This article was written by L. Robert Davids
This article was published in the 1983 Baseball Research Journal
Pete Gray, the one-armed outfielder with the St. Louis Browns in 1945, apparently wasn’t the only player since World War II to bat with one arm. Research in the Philadelphia newspapers uncovers the fact that Schoolboy Rowe of the Phillies batted with one arm early in the 1948 season. No, it wasn’t that he told the opposing pitcher that “he could hit him with one hand tied behind his back.” Pitching against the Cubs in early May, Rowe’s left thumb was broken by a drive off the bat of Peanuts Lowrey. It was placed in a special cast and after 2-3 weeks of recuperation, he pitched in relief against the Pirates on May 25. When he came up to bat the next inning, he swung only with his right arm. While he could use the cast to bat down ground balls on the mound, he could not grip a bat with his left hand. The fans laughed when he took his first swing, but became believers when he rapped the second pitch over Stan Rojek’s head at short for a clean single.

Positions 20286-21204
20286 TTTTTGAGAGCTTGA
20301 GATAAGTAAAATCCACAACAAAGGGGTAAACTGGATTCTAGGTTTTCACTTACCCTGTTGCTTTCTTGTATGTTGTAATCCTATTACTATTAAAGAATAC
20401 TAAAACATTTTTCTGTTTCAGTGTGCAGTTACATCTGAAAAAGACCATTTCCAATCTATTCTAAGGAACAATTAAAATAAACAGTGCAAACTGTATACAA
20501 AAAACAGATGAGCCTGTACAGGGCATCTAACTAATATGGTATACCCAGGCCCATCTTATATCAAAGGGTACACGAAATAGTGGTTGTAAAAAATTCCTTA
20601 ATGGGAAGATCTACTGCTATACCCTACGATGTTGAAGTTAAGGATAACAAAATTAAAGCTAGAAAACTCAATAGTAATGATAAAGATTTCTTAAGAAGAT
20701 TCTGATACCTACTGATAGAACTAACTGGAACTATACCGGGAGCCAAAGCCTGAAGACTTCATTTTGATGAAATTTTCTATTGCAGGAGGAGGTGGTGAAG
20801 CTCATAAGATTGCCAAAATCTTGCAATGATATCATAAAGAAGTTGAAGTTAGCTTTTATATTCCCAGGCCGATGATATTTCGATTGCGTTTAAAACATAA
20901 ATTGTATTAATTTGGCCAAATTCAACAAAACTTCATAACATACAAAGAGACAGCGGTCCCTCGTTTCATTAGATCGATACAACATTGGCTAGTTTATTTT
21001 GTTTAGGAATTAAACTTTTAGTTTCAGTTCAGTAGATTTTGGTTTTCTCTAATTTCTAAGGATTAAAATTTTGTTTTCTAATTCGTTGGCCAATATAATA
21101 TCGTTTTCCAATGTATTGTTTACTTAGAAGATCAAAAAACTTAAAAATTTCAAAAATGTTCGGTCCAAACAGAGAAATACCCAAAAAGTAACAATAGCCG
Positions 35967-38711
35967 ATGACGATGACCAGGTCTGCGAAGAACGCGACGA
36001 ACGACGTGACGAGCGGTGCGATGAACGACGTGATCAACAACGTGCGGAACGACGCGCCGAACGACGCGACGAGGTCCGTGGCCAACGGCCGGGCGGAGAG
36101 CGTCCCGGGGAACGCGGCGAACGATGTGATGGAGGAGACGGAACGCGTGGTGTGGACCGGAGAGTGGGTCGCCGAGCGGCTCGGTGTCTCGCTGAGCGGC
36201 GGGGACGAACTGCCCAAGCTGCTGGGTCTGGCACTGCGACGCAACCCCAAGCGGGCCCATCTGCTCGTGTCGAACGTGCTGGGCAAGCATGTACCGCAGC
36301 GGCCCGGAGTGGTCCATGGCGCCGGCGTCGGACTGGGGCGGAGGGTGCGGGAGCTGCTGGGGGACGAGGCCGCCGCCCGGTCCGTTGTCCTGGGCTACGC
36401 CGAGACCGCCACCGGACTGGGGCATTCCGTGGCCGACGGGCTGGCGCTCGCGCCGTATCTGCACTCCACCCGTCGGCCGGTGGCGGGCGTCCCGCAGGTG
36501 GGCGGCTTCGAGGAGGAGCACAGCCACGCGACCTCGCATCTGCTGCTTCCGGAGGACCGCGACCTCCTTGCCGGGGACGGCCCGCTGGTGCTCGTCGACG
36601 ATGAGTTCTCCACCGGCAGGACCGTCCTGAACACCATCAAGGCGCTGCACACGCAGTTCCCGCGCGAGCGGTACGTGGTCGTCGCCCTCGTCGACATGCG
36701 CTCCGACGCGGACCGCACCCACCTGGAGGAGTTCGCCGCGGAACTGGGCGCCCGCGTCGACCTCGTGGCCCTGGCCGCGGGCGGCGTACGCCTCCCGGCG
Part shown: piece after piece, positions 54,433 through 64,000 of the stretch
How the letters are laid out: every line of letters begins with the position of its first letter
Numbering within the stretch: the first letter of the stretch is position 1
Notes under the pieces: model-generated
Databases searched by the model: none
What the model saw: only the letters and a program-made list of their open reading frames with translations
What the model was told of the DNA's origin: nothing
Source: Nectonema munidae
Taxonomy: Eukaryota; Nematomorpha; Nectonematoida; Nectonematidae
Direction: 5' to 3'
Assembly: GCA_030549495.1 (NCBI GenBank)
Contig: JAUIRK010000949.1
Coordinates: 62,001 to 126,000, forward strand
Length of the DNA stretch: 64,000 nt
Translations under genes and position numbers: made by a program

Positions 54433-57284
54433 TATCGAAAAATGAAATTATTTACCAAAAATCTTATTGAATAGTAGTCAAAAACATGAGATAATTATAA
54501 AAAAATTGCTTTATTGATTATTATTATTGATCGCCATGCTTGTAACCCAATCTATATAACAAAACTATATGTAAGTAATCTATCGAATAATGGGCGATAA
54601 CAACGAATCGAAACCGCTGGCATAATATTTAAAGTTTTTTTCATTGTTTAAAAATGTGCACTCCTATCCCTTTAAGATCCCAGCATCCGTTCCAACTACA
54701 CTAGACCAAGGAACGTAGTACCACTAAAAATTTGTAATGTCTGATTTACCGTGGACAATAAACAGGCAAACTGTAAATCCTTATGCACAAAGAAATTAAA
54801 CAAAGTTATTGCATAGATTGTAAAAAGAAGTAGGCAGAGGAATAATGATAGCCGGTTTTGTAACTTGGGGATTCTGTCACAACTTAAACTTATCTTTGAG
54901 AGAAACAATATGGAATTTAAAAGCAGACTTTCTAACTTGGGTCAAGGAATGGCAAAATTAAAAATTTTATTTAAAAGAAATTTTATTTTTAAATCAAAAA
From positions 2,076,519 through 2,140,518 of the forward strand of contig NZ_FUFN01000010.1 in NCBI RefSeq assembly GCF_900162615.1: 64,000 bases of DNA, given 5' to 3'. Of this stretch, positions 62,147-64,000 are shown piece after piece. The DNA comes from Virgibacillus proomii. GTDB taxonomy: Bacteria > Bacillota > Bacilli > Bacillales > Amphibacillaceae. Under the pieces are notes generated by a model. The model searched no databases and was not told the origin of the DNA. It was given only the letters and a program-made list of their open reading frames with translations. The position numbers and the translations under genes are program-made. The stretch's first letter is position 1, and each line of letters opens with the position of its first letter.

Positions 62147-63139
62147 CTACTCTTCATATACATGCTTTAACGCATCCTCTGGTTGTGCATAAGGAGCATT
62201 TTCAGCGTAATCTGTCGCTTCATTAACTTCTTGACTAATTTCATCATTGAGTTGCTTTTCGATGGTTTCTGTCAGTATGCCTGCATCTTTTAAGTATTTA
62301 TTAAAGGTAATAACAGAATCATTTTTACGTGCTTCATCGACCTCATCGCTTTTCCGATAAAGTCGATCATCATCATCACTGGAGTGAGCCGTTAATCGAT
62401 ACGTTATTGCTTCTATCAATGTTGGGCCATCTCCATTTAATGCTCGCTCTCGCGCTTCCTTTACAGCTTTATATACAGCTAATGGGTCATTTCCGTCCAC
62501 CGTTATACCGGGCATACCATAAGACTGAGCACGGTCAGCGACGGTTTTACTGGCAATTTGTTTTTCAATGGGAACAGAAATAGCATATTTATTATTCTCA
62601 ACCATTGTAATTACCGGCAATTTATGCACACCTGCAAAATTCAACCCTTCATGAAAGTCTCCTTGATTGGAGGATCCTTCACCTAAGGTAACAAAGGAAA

Rowe’s next trip to the plate came on June 5 when he pitched against the Cubs. Batting against Cliff Chambers, he used his strong right arm to drive a line single past Ed Waitkus on his first try and hit safely to left on his second. He laid down a bunt on his third trip and on his fourth at bat he hit a low line drive to center on which Hal Jeffcoat made a shoestring catch. He also had three assists and one putout in a complete game win over the Cubs. Although no longer a “schoolboy” at age 38, Rowe was a big, strong, all-purpose player with a .263 career batting average and 18 home runs.